Who Has The Most Best Game Prizes?
Before you read this article, have some fun and try to guess who has won the most best game prizes (usually a brilliancy prize but sometimes a positional masterpiece).
Did you pick a player? Okay, then let’s see if you’ve picked the right guy.
Recently I was looking at a game that won a brilliancy prize when a question hit me: Who has won the most best game prizes?
This information is extremely difficult to find since it would take forever to hunt down every game that won a best game prize. The best book on this subject is the Russian ANTOLOGY OF CHESS BEAUTY (a misspelling of anthology), and it covers games from 1876 to 1995.
One important thing to point out is that in the 1800s and early 1900s these best game prizes were not as common as they are now. For example, Emanuel Lasker only got one prize, while low-rated players in the 50s, 60s, and 70s (when these prizes were common) have a few. Since there were no “best game” prizes in many tournaments, someone could play a game of god-like proportions and it would not make it into a best game book.
As a result, Pillsbury got one, Kramnik got two (!), Topalov got zero, and on and on it goes. For those that are dying to know, Alekhine had nine and Capablanca had seven.
The whole “Does a tournament have or not have a best game prize?” question is pretty much a matter of luck.
So who won the most best game prizes? Here are the top four: Anatoly Karpov and Rashid Nezhmetdinov both got 10, Kasparov got 12, but the big winner was Fischer with 89 prizes! EIGHTY NINE!!!!
Okay, okay, I made that up! Fischer only got four prizes. The real winner was Tal, with 15.
Tal via Wikipedia.
Here are all 15 Mikhail Tal prize-winning masterpieces:
A very famous game that featured the great Smyslov falling victim to a rampaging Tal.
In this game both players threw tactics at each other. Tal emerged with an advantage but White held on and, after some errors, a draw resulted. Both players shared the prize.
White had some advantage all through the game, until 25…d4. This seemed to turn things around and give Black all the cards. However, Tal had prepared a brilliant move that turns inferiority into victory.
Sometimes Tal’s attacks aren’t sound, but they are so complicated that most of his opponents can’t keep up.
This is one of those games where Tal simply piled complications upon complications onto the board until White melted from Tal’s heat.
A classic Sicilian attack.
To be honest, this game was full of errors. However, the judges loved the Black sequence starting at move 42, and you’ll love it too.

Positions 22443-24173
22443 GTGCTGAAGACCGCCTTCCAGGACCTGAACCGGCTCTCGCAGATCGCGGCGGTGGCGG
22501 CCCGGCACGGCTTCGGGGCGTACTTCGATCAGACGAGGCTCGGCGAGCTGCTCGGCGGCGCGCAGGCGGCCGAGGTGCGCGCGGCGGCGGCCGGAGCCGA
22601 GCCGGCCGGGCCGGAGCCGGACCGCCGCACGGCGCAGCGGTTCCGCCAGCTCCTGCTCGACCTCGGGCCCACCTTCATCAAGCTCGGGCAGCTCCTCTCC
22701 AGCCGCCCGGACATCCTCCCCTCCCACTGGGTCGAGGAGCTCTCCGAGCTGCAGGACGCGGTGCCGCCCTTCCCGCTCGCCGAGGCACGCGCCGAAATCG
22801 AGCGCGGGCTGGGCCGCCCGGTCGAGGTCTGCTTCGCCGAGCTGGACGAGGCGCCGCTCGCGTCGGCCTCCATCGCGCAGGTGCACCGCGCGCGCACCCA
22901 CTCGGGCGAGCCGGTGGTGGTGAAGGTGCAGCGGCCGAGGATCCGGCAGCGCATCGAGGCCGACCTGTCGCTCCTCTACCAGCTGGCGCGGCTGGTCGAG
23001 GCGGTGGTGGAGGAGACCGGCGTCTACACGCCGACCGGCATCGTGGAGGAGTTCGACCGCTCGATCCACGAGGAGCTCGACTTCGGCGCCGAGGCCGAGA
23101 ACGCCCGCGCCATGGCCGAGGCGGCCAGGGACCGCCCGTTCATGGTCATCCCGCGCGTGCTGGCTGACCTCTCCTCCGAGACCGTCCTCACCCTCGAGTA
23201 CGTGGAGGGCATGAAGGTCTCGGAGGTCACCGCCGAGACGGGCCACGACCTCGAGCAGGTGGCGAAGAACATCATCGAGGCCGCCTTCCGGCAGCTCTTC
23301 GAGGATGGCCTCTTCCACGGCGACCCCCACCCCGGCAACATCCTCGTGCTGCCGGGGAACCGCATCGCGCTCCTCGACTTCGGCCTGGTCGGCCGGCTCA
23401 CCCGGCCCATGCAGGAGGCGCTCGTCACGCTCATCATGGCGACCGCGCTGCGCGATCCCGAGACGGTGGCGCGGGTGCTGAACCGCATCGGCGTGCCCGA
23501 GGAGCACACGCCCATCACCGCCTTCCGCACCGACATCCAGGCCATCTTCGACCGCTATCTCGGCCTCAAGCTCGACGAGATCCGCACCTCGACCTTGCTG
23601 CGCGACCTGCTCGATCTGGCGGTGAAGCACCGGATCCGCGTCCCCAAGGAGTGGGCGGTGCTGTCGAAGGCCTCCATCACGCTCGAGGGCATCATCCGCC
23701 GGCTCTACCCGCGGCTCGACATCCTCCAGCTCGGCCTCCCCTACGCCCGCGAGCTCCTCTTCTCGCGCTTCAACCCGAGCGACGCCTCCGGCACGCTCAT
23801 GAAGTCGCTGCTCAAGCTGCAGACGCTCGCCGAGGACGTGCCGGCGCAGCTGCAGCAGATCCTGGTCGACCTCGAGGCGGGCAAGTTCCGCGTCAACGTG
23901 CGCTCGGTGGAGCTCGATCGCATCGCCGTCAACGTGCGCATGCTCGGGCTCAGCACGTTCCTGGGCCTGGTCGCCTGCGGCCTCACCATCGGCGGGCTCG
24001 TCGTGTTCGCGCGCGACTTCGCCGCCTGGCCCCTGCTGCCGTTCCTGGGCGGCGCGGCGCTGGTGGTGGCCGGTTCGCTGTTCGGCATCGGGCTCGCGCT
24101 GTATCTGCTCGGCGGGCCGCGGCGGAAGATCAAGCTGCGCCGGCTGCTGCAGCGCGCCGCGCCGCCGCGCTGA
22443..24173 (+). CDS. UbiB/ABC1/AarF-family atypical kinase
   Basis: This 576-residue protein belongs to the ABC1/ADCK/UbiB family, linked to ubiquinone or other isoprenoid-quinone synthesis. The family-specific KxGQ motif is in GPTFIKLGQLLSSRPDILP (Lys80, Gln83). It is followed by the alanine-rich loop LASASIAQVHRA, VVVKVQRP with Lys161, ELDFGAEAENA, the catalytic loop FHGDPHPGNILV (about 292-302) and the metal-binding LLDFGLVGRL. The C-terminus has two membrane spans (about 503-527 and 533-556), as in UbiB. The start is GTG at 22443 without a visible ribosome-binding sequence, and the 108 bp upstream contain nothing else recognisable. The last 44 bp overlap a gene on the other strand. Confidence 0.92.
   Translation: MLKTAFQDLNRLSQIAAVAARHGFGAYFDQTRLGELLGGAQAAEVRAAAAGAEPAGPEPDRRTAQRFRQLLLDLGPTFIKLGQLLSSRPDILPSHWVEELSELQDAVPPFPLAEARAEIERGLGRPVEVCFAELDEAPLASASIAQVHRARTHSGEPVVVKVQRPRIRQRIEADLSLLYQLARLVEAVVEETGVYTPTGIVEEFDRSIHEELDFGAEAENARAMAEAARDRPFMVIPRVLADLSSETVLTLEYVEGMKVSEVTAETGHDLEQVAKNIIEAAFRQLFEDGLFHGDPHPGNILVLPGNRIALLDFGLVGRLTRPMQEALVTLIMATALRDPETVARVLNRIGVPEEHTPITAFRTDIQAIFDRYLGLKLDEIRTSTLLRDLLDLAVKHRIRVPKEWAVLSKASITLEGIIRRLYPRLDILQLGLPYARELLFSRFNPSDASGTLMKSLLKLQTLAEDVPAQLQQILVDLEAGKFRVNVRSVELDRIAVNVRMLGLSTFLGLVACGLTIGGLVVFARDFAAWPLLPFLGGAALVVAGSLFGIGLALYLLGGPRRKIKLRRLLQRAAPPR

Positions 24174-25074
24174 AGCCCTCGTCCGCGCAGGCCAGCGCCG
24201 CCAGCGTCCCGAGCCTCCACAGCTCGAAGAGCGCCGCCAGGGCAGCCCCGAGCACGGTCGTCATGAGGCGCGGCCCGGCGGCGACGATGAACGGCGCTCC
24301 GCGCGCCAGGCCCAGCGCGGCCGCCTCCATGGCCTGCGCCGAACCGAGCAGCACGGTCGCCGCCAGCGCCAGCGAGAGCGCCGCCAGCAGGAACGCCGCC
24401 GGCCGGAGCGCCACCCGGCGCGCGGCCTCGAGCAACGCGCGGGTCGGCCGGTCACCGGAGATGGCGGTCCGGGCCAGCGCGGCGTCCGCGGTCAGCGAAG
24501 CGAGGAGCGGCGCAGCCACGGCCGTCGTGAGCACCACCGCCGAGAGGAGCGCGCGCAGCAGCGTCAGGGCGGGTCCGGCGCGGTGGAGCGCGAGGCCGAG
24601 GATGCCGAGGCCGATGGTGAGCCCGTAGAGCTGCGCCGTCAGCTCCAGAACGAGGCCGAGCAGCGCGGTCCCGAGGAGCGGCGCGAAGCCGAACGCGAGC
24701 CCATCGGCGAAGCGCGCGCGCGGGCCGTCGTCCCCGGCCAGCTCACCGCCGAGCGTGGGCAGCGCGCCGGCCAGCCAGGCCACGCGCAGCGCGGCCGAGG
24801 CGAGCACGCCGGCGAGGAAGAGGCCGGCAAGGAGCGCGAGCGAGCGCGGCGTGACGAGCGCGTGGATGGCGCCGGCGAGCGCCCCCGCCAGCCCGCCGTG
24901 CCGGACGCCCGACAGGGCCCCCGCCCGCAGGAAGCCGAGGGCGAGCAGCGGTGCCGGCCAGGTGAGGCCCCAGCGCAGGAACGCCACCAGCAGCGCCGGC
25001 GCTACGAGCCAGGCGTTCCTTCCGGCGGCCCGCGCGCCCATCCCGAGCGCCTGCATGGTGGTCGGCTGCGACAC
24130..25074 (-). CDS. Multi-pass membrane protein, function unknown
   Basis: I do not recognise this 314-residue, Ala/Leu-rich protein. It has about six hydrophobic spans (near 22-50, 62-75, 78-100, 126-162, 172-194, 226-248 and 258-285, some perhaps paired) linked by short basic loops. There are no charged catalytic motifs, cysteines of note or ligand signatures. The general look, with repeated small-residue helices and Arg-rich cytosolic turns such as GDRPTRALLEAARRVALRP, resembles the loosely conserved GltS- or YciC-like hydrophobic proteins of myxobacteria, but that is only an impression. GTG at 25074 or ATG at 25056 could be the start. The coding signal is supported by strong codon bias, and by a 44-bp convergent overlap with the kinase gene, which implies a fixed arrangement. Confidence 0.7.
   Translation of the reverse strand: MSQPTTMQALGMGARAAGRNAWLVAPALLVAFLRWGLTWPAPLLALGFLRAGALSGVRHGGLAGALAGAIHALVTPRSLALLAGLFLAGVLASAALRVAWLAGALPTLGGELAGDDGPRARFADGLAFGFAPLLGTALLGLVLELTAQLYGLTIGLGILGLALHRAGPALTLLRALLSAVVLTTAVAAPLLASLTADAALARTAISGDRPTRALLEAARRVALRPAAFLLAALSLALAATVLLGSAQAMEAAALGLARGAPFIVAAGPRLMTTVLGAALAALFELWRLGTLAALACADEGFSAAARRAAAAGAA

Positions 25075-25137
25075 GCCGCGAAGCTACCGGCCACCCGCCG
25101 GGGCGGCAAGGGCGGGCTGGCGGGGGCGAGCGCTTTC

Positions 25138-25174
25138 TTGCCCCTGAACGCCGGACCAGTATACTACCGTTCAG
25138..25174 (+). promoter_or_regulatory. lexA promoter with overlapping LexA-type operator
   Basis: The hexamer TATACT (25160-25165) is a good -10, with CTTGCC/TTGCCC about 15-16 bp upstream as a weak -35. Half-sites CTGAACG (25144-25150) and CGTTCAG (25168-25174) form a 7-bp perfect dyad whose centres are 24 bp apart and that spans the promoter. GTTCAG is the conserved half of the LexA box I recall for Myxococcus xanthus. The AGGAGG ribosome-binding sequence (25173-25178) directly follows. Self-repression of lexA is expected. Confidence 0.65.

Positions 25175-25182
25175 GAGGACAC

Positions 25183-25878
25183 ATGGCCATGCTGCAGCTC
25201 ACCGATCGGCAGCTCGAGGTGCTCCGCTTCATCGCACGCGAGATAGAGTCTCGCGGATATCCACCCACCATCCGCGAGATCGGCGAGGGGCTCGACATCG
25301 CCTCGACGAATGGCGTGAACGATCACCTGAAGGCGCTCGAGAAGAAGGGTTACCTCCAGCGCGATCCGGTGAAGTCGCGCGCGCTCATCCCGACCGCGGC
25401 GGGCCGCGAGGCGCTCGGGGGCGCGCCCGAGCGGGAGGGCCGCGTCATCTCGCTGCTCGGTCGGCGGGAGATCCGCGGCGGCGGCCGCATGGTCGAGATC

Everyone loves a king chase!
Two chess crocodiles try to eat the other, and when the smoke fades away parity (a draw) is called and the best game prize is shared.
White had an edge for most of the game, and when it came time for the knockout, Tal did it in style.
On move 15, White had several moves that would give him an edge (15.d6, 15.f3, 15.Nb5, etc.). As he so often did, Tal ignored the “normal” moves and instead sacrificed a piece just for the fun of it. Was it sound? Probably not, but I’m sure Tal wasn’t worried about the old, “Is it sound or isn’t it?” conundrum. Velimirovic collapsed from Tal’s nonstop assault, and Black’s king was eviscerated.
A theoretical battle that didn’t go well for White. In fact, by move 17 Polugaevsky’s position was in ruins. It’s a delight to see how Tal ripped his opponent’s position apart.
Tal initiated a flashy sacrificial kingside attack on move 17. However, Black held his position together and, after White’s 22.h3, it seemed that the attack would suffice for an edge but nothing more. However, Tal continued to target Black’s kingside and the fatigue of having to defend finally caught up with Mr. Flesch. A blunder on move 29 was all it took for Tal to end his opponent’s hopes.
A very interesting game. Tal achieved a clear positional advantage on the queenside, while Black had to play …f7-f5 and go after the kingside. However, Black misplayed it and suddenly White’s queenside domination turned into a flash attack against the kingside too! The first blow was the lovely 36.Rc5!, and the final blow was 39.Ncxe5!, which led to the demise of the enemy king.
Tal sacrificed a bishop for a powerful attack. It looked like it would be a short game, but Lautier fought back and forced Tal into an endgame. However, Black’s rook and one pawn (move 50) had no chance against Tal’s knight and three pawns.
Which brilliant Tal game was your favorite?